One of the most acute lacunae in our school system is the absence of quality printed materials for teachers and students to supplement the textbooks. The lack of such resources probably contributes to the authoritarian and bookish approach to learning that is often seen in the classroom. HBCSE therefore, gives a lot of importance to the production of co-curricular and other resource materials.
Development of Resource Sheets and Posters
The Design and Technology Laboratory aims to be an informal and interactive workspace where students can access a range of activities, materials and resources. Here, students are introduced to some basic D&T activities through informal exploration. Some of these activities that are theoretically grounded in the research carried out at HBCSE and elsewhere, while others are more exploratory in nature and promote creative pursuits. Accompanying these activities are some resource sheets and posters we have developed which can be printed on A3 or A4 paper. If you plan to set up similar activities in your laboratory, you can keep these resource sheets along side each activity. They will explain the activity and give a brief background to why this activity is useful.
You can download D&T laboratory resource sheets from the Resources page.
A notable achievement of the Centre is the development of an activity based foundation curriculum in science, technology and society for secondary and higher stages. This is an interdisciplinary curriculum woven around the issues of human survival, and aims at preparing citizens for coping with the complex demands of modern technological society. The curriculum evolved through a three-year field project in Mumbai and Solapur sponsored by the J.N.Tata Endowment Trust. A series of books has been brought out to enable the school system to implement the curriculum.
Synopsis of the Curriculum
Contemporary issues not only affect all citizens to some extent, but also call for a systems approach to its understanding and resolution, considering among other things, the technological, economic and socio-cultural linkages. This approach requires a certain attitude to problem solving. Appropriate training can enable students to acquire these problem-solving abilities. Such training formed the principal objective of the programme for post-school students funded by the J.N.Tata Endowment Trust, and implemented by HBCSE over three years at Mumbai and also for two years at Solapur. The curriculum of the programme was meant to develop sensitivity to, and an understanding of, the complex linkages between science, technology and society. The other vital input was strengthening the comprehension and communication skills of the students.
The following books are a part of the series of 10 books that give concrete shape to the curriculum followed in the course. Each book is intended for coverage in about 20 contact hours. The exercises include analysis of graphs and tables, collages, surveys and essays. The books also invite the participants to script and stage plays, make posters and write poetry. Activities like surveys, essay writing, plays, poster-making and debating may, however, have to be carried out outside the contact hours.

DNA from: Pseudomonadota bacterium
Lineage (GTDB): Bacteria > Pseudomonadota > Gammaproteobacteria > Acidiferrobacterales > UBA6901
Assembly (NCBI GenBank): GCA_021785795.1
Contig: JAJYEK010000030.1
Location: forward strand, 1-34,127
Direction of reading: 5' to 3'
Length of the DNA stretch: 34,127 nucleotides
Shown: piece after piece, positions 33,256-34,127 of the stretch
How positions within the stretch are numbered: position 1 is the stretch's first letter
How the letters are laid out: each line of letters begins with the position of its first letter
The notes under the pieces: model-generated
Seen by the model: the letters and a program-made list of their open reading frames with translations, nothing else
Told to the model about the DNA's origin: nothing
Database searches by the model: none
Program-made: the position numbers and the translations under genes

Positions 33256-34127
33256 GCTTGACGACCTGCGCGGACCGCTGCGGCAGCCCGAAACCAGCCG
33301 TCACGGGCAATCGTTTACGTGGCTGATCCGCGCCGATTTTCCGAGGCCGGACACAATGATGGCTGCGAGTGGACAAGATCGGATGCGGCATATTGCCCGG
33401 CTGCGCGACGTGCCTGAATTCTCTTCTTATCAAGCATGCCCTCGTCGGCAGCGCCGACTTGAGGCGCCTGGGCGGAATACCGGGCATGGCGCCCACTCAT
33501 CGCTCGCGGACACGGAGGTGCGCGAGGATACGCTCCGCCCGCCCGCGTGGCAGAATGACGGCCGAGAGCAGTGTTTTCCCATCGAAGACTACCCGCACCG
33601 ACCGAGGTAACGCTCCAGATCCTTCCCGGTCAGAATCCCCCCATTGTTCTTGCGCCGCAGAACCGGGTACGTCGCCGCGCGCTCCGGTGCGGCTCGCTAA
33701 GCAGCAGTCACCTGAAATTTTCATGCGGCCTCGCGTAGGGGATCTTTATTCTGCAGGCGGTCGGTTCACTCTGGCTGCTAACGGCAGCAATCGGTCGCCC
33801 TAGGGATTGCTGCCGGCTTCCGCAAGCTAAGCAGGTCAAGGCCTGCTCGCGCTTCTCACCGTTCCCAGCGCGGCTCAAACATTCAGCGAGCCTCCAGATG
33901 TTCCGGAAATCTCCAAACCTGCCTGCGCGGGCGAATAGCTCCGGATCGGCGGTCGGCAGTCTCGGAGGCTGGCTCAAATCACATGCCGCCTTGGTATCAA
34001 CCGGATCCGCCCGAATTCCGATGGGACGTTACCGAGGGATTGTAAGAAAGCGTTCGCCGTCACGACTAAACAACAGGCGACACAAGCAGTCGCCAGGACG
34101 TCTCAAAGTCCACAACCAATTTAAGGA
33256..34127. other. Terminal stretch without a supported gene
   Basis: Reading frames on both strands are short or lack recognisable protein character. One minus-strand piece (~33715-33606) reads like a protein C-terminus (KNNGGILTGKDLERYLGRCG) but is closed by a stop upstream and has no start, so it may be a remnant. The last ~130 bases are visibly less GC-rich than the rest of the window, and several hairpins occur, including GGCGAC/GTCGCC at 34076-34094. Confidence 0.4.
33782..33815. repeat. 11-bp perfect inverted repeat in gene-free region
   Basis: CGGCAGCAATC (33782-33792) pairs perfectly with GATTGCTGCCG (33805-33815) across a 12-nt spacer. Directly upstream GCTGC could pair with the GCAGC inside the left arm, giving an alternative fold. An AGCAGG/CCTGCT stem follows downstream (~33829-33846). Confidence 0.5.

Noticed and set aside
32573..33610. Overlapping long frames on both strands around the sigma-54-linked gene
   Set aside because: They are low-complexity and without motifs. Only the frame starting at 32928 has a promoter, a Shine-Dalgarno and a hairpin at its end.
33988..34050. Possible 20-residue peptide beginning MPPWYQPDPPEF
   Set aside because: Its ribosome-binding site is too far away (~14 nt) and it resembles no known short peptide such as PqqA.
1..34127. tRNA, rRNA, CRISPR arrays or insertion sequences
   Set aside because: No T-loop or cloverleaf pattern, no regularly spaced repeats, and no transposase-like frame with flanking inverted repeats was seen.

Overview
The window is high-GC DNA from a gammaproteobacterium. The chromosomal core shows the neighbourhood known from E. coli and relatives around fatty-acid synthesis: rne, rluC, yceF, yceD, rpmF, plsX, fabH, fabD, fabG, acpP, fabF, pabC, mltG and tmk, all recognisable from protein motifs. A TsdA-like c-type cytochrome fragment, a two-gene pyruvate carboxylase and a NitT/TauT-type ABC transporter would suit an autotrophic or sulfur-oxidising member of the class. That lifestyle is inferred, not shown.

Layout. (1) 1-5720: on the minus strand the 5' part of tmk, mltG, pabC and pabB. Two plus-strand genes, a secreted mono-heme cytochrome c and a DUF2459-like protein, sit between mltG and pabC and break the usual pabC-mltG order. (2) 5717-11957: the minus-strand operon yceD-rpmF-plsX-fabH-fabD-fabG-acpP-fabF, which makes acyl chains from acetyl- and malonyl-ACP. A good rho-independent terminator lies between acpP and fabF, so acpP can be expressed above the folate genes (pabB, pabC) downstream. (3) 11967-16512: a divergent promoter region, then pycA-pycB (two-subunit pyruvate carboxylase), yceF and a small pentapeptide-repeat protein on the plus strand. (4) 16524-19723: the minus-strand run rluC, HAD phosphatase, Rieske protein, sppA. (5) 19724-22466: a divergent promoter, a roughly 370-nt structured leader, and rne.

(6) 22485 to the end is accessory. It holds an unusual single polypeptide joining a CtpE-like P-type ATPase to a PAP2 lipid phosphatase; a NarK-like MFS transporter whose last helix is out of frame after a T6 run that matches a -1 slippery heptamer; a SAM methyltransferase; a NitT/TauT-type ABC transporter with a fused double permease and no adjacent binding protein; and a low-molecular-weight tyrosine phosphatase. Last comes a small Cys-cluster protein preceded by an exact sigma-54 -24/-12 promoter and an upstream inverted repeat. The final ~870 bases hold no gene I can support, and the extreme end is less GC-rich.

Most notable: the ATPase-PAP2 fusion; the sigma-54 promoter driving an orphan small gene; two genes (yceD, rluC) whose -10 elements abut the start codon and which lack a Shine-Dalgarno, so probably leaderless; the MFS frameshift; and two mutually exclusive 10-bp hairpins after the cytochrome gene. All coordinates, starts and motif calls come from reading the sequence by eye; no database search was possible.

1. The Population Problem: The population numbers in India, a sixth of world population, is often perceived as a major hurdle to increase the quality of life of the country’s people. The response to population increase varies from the Malthusian doomsday prediction to a utopian one of a billion empowered people ruling the world. The activities in this book encourage critical thinking on questions of population being a problem of numbers and on the factors that effect a change in population growth rates. (Chitra Natarajan)
2. Resources – Energy: The book deals with energy fuels other than food. It begins with fundamental ideas about energy, its measurement and forms and the laws governing energy flow in nature. It includes a chapter each on the renewable and nonrenewable energy sources, patterns of energy consumption in India and the world, and energy conservation potential. (Chitra Natarajan)
3. Resources – Land & Air: The book makes an ambitious attempt to expose students through activities to the treasure chest that is our land and the precious life giver that is the air we breathe. The first part includes opportunities to discuss land use patterns in India, conflicts involving land and degradation of land. The second part deals with the dynamic nature of air composition over geographical times, the concerns of air pollution and the role of vehicles in polluting air. (Chitra Natarajan)
4. Education: The issues addressed by this book include a brief history of the education system in India and a discussion of enrolment and spending at the elementary, secondary and higher education levels. It also encourages a discussion on the national efforts in education and its social relevance. One of the chapters deals with activities related to the population outside the formal education system, both children and adults. The last chapter probes the link between education and development. (G. C. Pal)